Africa is a continent of many countries, of much diversity and difference. But there is also much unifying its people. These cultures – both their variations and their similarities – are celebrated at Freedom Park.
Freedom Park is primarily a cultural centre. The very morphology of the park, from its architectural style to the sacred symbols scattered across its grounds, has meaning in the South African cultural context, mirroring how history is told and preserved in Africa.
This history is unpacked, and this culture is explored, in the many elements that make up the park.
//hapo: an odyssey spanning human history
At the //hapo interactive museum, visitors are taken on a cultural and historical odyssey from the Earth's infancy, through the early days of humanity and right up to the present day. The human journey in Southern Africa is told through ancient artefacts and more modern items, and even music genres such as kwaito.
South Africa's many languages
Recognising that language is central to the preservation and practice of culture – it underscores how we understand and negotiate the world – South Africa has 11 official languages. Many of them are echoed in the evocative memorial and installation names at Freedom Park.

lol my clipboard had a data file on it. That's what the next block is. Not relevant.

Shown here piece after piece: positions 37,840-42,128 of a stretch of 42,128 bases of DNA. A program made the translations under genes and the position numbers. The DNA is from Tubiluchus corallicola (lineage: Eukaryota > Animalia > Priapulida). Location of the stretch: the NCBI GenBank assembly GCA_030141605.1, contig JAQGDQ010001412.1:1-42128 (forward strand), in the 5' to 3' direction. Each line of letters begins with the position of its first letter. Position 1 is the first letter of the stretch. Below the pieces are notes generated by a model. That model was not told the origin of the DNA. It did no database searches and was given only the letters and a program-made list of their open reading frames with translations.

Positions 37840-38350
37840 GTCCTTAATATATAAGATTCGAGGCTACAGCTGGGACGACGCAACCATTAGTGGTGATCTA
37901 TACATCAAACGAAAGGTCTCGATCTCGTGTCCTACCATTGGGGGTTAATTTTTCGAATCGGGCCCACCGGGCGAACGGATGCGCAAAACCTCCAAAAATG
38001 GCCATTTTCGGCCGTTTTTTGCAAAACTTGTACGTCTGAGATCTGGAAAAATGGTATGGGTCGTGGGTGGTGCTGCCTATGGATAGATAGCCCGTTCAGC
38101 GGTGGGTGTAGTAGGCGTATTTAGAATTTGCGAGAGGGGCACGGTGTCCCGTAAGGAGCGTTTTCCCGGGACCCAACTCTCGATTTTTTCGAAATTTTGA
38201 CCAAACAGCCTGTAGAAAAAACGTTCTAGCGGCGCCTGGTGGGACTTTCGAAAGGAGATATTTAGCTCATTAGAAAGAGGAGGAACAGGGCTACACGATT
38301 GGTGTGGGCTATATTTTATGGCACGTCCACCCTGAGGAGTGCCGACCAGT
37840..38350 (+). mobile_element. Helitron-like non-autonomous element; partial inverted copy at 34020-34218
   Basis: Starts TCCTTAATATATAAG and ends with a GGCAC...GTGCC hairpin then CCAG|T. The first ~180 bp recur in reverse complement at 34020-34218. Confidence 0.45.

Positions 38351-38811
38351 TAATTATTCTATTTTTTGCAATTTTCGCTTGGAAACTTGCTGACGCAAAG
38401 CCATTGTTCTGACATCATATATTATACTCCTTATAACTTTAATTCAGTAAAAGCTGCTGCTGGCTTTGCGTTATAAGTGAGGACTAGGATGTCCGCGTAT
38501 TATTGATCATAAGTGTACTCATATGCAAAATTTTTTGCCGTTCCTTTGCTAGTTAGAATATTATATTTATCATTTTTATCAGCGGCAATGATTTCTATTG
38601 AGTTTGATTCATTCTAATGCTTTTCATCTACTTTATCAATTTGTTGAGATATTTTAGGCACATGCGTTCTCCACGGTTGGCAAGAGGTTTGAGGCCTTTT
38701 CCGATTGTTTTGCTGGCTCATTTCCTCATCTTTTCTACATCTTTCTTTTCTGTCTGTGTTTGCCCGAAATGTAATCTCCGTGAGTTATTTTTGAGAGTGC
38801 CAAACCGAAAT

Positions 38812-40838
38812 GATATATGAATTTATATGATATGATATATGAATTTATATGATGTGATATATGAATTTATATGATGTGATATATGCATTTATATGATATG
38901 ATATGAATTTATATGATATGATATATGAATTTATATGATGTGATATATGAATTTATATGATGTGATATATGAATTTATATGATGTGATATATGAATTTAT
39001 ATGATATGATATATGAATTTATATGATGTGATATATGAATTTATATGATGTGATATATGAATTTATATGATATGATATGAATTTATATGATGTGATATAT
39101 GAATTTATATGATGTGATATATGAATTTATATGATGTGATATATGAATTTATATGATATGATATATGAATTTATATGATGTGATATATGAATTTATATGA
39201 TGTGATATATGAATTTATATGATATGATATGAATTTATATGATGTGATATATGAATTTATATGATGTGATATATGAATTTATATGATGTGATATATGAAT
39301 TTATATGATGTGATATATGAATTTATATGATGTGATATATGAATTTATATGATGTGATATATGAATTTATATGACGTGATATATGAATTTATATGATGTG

S'khumbuto, the central memorial, is a siSwati word signifying a place of remembrance and one to invoke the ancestors' assistance. Mveledzo is the Tshivenda name given to the spiral path that wends between S'khumbuto and Isivivane, itself named to bring to mind the Zulu and Xhosa practice of paying homage to the Earth for good luck.
Uitspanplek is the Afrikaans translation of "a place to relax", and the //hapo museum pays tribute to the Khoi people, with the name evoking the Khoi phrase meaning "dream".
African culture observed and preserved
Water plays a central role in cultures across the globe, and the reverence Africans have for water is evident at Freedom Park. The park has numerous water features signifying the element's importance in healing and cleansing ceremonies.
Further African practices are preserved and showcased in the Isivivane installation, which encompasses Lesaka, a spiritual resting place, and Lekgotla, a traditional meeting area, built around the bole of an uMlahlankosi tree.
The park is a dynamic monument paying tribute to South Africa's cultures and creeds, and will continue to keep pace with developments within the country, providing a reflective space for all South Africans.